2018 marks another record year for Venture Capital investment in Australia, fuelling the growth of exciting tech startups with the ecosystem going from strength to strength. At Innovation Bay’s ‘Year in Venture Capital event’, hosted on the stunning roof of Macquarie Bank, some of the industry’s key people gathered to reflect on another year of growth.
Daniel Petre — Airtree Ventures, Niki Scevak — Blackbird Ventures, Tony Holt — Square Peg Capital and Katherine McConnell — Brighte took to the stage to discuss 2018 with Ian Gardiner from Innovation Bay to discuss the successes, failures and lessons learned in 2018, and what the future holds for the Australian ecosystem in 2019.
With Australian businesses raising $3.5bn AUD in funding during the 2017–18 financial year, the country’s highest ever figure mirrored the global trend of increasing investment into early-stage businesses, breaking previous records for capital investment. It is also interesting to note that the number of investments decreased slightly, with more money being spread across fewer deals.
This market shift was attributed to the “easy days of SaaS” being over, with a move towards investment into higher quality ‘deep tech’ businesses, with AI, health-tech, agri-tech and food-tech attracting investor attention. It seems the quality of startups is increasing, based on deeper expertise and greater experience.
That being said, 2018 was another year that saw fintech rule supreme in Australia, receiving 47% of investment, with a continued trend towards automating significant parts of the financial system.
Niki from Blackbird highlighted the dangers of following “trends”. Early stage investing is about meeting a founder creating a category before it even has a name. Take Airbnb for example, there was no such thing as a “sharing economy” before they pitched their wild idea. Now with advances in AI, the opportunity to now reimagine the potential of possibility and disrupt every industry is extraordinary.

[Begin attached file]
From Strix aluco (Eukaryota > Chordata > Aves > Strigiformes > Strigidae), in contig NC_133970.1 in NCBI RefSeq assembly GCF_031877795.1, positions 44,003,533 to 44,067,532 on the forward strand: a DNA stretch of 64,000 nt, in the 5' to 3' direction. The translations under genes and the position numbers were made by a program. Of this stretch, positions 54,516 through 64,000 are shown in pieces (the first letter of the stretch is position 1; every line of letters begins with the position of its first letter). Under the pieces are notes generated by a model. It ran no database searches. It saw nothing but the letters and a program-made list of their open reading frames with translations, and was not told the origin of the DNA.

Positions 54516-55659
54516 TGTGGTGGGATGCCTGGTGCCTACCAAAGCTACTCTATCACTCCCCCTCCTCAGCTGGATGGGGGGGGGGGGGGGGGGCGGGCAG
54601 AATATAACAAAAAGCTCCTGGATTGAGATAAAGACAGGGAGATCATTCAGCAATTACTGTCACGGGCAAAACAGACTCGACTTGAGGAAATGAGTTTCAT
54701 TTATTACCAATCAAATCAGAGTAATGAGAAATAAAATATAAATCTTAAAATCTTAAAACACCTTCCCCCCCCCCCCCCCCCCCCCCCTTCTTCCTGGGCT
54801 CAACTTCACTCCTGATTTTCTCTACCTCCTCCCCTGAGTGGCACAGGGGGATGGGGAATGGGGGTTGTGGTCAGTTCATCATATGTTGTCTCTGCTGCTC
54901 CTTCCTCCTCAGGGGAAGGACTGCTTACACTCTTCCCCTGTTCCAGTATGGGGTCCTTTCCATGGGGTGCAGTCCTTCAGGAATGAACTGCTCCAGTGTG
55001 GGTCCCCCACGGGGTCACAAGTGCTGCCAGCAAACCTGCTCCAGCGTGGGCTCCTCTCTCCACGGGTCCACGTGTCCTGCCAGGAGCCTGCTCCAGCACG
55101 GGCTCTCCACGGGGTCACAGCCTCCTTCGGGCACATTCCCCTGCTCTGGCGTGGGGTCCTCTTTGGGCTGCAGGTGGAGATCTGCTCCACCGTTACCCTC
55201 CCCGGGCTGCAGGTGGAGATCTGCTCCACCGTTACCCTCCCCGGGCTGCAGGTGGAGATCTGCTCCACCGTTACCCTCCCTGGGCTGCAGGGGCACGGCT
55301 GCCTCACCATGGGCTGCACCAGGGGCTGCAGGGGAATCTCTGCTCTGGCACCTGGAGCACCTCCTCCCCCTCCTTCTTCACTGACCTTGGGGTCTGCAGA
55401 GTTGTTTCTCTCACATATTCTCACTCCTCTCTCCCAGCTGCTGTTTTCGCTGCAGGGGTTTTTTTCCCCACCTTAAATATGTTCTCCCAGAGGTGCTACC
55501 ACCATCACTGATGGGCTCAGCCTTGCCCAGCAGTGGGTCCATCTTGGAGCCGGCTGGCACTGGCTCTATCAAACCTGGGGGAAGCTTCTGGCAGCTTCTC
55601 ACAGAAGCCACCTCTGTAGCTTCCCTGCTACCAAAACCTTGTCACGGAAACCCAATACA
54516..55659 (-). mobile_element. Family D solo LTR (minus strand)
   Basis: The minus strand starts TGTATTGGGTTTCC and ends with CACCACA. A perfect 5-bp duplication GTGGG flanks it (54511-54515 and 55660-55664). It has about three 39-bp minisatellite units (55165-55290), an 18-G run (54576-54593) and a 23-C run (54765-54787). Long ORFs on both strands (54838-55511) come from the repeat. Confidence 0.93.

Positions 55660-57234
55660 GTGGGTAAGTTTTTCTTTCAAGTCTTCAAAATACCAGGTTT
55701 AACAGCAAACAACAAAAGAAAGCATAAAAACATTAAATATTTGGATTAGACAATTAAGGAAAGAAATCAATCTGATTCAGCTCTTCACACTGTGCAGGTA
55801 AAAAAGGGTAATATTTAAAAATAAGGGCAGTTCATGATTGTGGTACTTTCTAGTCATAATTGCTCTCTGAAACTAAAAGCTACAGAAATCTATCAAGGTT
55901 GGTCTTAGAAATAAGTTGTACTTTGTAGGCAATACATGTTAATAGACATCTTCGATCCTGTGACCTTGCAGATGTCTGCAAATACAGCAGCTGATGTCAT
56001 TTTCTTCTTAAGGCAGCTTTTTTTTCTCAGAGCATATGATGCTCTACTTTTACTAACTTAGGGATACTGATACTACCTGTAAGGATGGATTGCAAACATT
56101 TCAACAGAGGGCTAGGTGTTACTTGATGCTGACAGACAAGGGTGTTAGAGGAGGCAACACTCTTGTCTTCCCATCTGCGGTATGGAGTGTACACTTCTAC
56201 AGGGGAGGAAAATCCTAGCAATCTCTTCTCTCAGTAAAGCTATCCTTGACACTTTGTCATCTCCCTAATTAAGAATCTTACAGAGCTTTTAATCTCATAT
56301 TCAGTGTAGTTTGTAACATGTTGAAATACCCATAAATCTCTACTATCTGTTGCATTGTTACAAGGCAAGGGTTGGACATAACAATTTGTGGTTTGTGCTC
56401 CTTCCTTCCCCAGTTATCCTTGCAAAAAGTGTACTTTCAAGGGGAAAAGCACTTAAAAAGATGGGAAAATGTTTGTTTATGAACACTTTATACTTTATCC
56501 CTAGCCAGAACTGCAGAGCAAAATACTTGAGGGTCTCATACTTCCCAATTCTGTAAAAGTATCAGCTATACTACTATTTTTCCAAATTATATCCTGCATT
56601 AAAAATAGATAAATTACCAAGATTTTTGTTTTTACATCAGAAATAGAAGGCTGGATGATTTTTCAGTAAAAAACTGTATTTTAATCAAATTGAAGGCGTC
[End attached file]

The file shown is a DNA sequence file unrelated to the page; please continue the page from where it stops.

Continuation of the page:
Tony Holt noted that we are “moving from the Year of [series] As, to the Bs and the Cs”. Now progressing to later and larger investment deals, the lack of deep data in the ecosystem to enable effective decision making is limited. Largely relying on self-reported surveys, Australia could largely benefit from an outbound deep data collection, similar to Startup Nation in Israel, to better inform how we can better prepare for the continued growth of this ecosystem.
Another interesting shift in VC is the increased moves towards transparency and providing more value to founders than just ‘money and cheerleading’. VC funds are looking to standardise terms across the market, not looking to hide anything from the founders they’re investing in, in order to share what they believe in and attract further businesses in future.
One of the most heartening changes though, is the wish to provide genuine support to founders besides just investment. With the acknowledgement that being a founder can be a challenging and often lonely experience, funds are providing additional support on everything from recruitment to mental health counselling to ensure their portfolio companies thrive.
A real highlight of 2018 was the global attention Australian startups are now garnering. Australian VC’s are only providing 15% of the capital to startups, with the remaining 85% coming from overseas as the world wakes up to the Australian ecosystem, with Sequoia China being the leading investor into Australia. It seems the conversation needs to switch from the internal ‘Sydney vs Melbourne’ debate and pivot to what Australia’s place is on the global stage.
With the industry starting to mature in Australia, there is naturally a look forward to when these early stage businesses will start to provide return to investors. With a trend of companies remaining private for longer than usual, the industry is drawing towards the crunch time of liquidity events being necessary to ensure value to investors, allowing VC funding to continue to grow.
As we continue to evolve from an immature technology hub to a rich, varied and thriving ecosystem, venture capital investors, industry leaders and members of the community alike, all have a role to play in positioning Australia as a more significant player in the global technology sector. 2019 — big things are happening!
Like most flourishing startup ecosystems, attracting the necessary caliber of founders and employees is necessary for its success
For those unfamiliar with the Australian startup environment, we have had a massive funding issue in Australia for many years.
Congratulations to Alistair Venn who started at SafetyCulture this week.
Before answering that question lets pause for a second and reflect on the last 24 hours.
We’ve had a stellar start to 2018 and continue to grow the team with amazing talent.